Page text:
Q: And with Jim, there’s the 1995 AFC title game – Steelers against the Colts, Jim at quarterback, maybe one of the best conference title games of all time. What still sticks out in your mind about the impact that game left on both franchises?
Jim was the driving force of that Colts team, a team that came out of nowhere and won games they weren’t supposed to win. He was a feisty guy, competitive, and their team kind of took his lead and kept scrapping to the very end. I remember on the last play, his Hail Mary, I looked at his face and he thought it was caught. And that’s how he is today – competitive, emotional. I give him all the credit just for being himself. His team has taken on his personality.
Looking at that game, the ironic thing is that both the Super Bowls we went to, we lost in the AFC championship the year before. The year before, we were playing San Diego, threw one into the end zone at the end, it was incomplete,  and we fell short. This time, we’re on the defense side, the ball being thrown into the same end zone (at Three Rivers Stadium), it’s incomplete, and it’s a good thing.
I remember so many things — I remember (Colts linebacker) Quentin Coryatt dropping an interception right in his arms (from Neil O’Donnell). I remember Willie Williams’ big tackle to force a punt late in the fourth quarter. Jim completed a pass against one of our blitz zones that got ‘em back in the game. There were a bunch really big plays in that game. It also propelled a return to instant replay because we did not have it (since 1992) and there was talk about what if the official ruled that (Hail Mary) pass complete, that could have sent the wrong team to the Super Bowl.

Q: When you look at the Ray Lewis storyline, there’s another emotional guy. How does his retirement announcement factor into the Ravens’ play lately?
A: That element was so much more impactful through the (late-season and playoff) run. It was like – we need to get him to the Super Bowl. Then when you get there, OK, we did what we had to do. His announcement took all pressure off everyone. They weren’t playing good. They’d lost four of their last five games and all of the sudden, it’s ‘Let’s do this for him.’ And all of the sudden, they’re a confident bunch. He initiated that sense of purpose and that focus, and I think that’s why they’re at this point now. He propelled them here. But now, what’s going to make the difference going forward is the turnovers. You’ve got a young quarterback in his first Super Bowl (San Francisco’s Colin Kaepernick). Then you’ve got Joe Flacco, who hasn’t thrown an interception through the playoffs up against probably the best defense he’s seen in a while. This has the makings of being a very, very good game.

Q: The Lewis story must remind you of the Jerome Bettis story – announcing his retirement and propelling the Steelers to their last Super Bowl win.
Yeah, it really does. There’s no question, it has the same feel to it. Jerome was a driving force, particularly for him after that fumble he had in Indianapolis (in the AFC divisional game win over the Colts, giving Indianapolis a chance to win at the end but a missed field goal allowed the Steelers to advance to the AFC title game vs. Denver). We got to the Super Bowl, and then, we had to finish it off. Ray Lewis and that factor, and what he brings to that team from an inspirational standpoint, it’s very motivating for the Ravens. He’s gotten them there, and now you wonder if it’s not a story of fate and destiny for this team.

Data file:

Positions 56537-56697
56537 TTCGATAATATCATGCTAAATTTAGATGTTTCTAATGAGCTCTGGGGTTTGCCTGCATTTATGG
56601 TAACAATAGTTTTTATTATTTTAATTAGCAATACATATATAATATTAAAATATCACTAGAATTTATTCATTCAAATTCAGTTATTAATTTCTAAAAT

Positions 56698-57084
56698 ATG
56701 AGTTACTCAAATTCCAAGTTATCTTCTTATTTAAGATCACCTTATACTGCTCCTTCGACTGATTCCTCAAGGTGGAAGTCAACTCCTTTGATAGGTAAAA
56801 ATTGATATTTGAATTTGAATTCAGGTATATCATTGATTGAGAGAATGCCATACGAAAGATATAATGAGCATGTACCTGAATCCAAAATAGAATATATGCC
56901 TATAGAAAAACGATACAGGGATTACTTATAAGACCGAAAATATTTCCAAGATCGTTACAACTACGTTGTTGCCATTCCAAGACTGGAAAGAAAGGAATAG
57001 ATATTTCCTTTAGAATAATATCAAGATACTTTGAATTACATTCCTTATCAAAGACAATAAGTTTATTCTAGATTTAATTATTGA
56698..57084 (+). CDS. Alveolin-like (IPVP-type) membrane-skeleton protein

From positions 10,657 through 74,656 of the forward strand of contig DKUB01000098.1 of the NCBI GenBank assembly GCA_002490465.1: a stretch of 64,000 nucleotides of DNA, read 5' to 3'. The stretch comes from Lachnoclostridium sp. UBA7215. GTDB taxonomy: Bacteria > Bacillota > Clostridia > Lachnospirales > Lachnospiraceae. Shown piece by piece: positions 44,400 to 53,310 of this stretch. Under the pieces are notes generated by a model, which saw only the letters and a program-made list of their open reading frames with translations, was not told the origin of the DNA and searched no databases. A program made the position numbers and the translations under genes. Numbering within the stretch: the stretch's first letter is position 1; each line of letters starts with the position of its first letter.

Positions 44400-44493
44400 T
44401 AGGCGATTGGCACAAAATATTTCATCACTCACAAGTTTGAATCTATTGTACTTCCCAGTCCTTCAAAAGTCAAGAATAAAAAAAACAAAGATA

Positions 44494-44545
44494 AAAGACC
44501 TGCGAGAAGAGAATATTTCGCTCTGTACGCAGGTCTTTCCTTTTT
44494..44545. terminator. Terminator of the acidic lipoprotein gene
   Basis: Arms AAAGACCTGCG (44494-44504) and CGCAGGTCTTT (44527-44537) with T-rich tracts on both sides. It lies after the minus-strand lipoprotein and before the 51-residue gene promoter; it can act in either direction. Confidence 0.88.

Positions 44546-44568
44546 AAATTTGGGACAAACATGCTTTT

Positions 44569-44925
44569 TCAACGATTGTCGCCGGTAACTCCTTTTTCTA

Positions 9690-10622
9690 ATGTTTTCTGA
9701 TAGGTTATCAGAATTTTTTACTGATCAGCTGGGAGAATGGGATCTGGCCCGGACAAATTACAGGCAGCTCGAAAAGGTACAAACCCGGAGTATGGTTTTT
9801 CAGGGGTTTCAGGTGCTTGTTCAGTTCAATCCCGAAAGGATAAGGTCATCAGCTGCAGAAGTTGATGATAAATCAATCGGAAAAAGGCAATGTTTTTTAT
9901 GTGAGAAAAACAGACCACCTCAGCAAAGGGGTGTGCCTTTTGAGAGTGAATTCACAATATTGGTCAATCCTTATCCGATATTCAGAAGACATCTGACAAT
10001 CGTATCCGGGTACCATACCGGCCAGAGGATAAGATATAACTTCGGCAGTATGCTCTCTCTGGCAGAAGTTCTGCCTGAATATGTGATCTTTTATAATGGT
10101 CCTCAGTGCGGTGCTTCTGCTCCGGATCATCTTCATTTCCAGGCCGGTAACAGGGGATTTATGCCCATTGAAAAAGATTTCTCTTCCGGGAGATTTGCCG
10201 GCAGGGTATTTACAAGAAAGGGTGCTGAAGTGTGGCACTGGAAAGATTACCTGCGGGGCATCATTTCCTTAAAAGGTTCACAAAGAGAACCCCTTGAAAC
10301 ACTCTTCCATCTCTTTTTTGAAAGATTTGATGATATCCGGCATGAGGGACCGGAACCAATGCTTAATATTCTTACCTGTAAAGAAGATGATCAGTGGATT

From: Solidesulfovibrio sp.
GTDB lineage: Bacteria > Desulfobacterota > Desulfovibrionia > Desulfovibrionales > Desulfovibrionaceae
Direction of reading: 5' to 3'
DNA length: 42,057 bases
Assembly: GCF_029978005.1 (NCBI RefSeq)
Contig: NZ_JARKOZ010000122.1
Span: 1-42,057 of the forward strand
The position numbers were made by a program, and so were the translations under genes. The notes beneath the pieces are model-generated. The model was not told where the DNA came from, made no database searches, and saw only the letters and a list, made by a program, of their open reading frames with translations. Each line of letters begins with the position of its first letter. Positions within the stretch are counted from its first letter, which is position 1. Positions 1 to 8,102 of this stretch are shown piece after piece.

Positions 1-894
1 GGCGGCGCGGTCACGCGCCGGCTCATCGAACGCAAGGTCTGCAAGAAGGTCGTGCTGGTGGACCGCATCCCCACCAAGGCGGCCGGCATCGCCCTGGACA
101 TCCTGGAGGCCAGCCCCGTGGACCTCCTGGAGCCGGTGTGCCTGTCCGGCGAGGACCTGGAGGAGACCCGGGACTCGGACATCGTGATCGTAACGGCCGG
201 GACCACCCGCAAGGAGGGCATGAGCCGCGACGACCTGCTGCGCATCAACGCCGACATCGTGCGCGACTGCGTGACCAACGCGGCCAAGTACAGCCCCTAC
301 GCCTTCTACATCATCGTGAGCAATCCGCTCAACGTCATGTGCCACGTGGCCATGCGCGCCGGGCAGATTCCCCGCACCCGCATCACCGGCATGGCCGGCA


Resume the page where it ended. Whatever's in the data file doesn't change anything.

Q: So after all this time removed from the NFL sidelines, the assumption is that you want to return at some point. There was a report a few weeks ago were you were quoted as saying you’d like to come back, but then you said later on CBS you were content with the TV work. What’s the thought process on when and where to return? Is it a year-to-year decision depending on what jobs are open?
Just to be honest with you, that question (about returning) was asked (at a media gathering in New York), and I had just got done giving my thoughts about the Super Bowl, and I was in one of those coaches modes. One of the first questions I get asked was: You’ve been out of the game six years, do you think you could be successful if you came back? And all this competitive part got to me and I said, ‘Yeah. I still watch tape. It’s not that I forgot how to coach after 27 years.’ And he came back and said, ‘It’d be a little bit of a challenge, wouldn’t it?’ And I said, ‘Yeah, it would be a challenge, and maybe ultimately, the challenge would be the reason why I’d come back.’ So, I think I kinda got caught up in the moment. It wasn’t like I said I wanted to coach, but don’t tell me I can’t do it. (Laughing). But honestly, when it’s all said and done, I know what it entails. And I never want to say I’ll never coach again. But I’m not trying to keep my name out there. And I hate to say I’m done coaching, and then do come back. I think I’m young enough to where I’d be foolish to shut that door, but I do love this job at CBS, the time it allows me, travel in the off season. I’m really in a good place now. But at 55, I’m done coaching? I don’t know.

Q: Maybe you’ve just got more comfortable wearing makeup every Sunday?
(Laughing) That’s the one part I don’t like. But I’ve really enjoyed doing specials, talking to people on interviews, this is really enjoyable to watch the game evolve and still be involved in it, talking about where it’s been and where it’s going. I’m very engaged.